7. On the guide bar, click to execute the command and exit the tool.
8. Right-click in the modeling window and select Show All from the context menu or press A to return to the full model display.

### Define Flow Boundary Conditions

1. From the Flow ribbon, Pressure tool group, click the Stagnation Pressure tool.
2. Click the face of the inlet.
3. In the microdialog, click the Turbulence tab.
4. Set the Turbulence input type to Viscosity Ratio.
5. Set the Turbulence viscosity ratio to 10.
6. Rename the inlet.
1. From the legend on the left side of the modeling window, double-click on Stagnation pressure.
2. Type Inlet and press Enter.
7. On the guide bar, click to execute the command and exit the tool.
8. Click the Outlet tool.
9. Click the face of the outlet.
10. In the microdialog, make sure both Static pressure and Pressure loss factor are 0.
11. On the guide bar, click to execute the command and exit the tool.

## Generate the Mesh

The meshing parameters for this tutorial are already set in the input file.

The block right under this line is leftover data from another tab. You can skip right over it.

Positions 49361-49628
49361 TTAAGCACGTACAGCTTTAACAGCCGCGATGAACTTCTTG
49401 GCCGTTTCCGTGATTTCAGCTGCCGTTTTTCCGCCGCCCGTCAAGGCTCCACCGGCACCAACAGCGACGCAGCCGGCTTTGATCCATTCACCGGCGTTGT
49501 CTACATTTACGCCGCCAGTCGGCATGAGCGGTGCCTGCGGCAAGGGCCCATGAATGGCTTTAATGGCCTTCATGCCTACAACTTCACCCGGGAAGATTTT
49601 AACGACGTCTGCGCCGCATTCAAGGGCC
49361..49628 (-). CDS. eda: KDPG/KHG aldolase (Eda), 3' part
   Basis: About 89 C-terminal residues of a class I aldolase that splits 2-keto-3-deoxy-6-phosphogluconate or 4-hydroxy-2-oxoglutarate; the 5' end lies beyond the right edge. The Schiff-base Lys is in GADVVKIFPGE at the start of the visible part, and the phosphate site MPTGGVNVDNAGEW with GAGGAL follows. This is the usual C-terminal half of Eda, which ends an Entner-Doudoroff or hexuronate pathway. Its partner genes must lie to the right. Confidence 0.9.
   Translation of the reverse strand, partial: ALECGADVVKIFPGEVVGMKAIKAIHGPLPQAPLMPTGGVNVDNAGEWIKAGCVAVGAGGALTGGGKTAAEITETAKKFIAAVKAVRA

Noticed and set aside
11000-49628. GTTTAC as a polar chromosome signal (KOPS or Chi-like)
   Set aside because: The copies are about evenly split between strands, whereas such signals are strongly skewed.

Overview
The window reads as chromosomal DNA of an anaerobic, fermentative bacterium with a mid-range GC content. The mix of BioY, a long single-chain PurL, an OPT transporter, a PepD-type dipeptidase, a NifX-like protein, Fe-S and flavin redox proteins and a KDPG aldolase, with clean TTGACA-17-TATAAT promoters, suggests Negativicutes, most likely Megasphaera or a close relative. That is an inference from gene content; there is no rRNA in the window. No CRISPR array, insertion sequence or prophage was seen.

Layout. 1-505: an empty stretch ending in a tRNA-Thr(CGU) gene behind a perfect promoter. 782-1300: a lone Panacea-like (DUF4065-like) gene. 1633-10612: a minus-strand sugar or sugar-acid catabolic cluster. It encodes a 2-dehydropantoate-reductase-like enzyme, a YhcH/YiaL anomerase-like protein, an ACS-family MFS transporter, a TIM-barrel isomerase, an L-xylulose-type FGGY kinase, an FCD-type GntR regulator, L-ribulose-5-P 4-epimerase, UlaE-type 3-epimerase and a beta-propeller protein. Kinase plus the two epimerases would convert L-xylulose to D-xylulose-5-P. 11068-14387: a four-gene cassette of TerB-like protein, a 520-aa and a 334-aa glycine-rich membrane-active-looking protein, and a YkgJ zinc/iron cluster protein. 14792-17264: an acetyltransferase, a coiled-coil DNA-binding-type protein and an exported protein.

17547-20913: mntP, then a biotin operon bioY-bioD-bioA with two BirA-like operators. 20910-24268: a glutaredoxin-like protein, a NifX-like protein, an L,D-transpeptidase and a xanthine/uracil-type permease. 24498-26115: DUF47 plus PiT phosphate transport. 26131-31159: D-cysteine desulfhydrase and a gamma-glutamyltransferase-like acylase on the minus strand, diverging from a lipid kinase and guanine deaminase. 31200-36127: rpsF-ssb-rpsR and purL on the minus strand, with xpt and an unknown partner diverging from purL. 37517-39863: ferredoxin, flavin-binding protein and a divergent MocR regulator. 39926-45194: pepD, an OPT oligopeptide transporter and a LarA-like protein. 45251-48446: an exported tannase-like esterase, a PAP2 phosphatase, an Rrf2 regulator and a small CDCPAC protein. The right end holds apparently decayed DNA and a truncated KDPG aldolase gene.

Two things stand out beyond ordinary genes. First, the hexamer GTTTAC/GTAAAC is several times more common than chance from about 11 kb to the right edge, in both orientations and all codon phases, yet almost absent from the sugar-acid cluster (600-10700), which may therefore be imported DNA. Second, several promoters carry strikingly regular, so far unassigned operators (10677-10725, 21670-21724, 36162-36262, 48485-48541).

1. From the Mesh ribbon, click the Volume tool.
The Meshing Operations dialog opens.
Note: If the model has not been validated, you are prompted to create the simulation model before running the batch mesh.
2. Check that the Average element size is 0.01061.
3. Accept all other default parameters.
4. Click Mesh.
The Run Status dialog opens. Once the run is complete, the status is updated and you can close the dialog.
Tip: Right-click on the mesh job and select View log file to view a summary of the meshing process.

## Define a Surface Monitor and Run AcuSolve

1. Set the entity selector to Solids.
2. Select the centrifugal housing.
3. Right-click and select Hide form the context menu or press H.
The solid for the centrifugal blower should be displayed in the modeling window
4. From the Solution ribbon, click the Surfaces tool.
5. Select the blower interface and verify that the arrow is heading toward the blower, as shown in figure below.
6. On the guide bar, click to execute the command and exit the tool.
7. Rename surface_output to blowerInterfaceFront.
8. From the Solution ribbon, click the Run tool.
The Launch AcuSolve dialog opens.
9. Set the Parallel processing option to Intel MPI.
10. Optional: Set the number of processors to 4 or 8 based on availability.
11. Deactivate the Automatically define pressure reference option.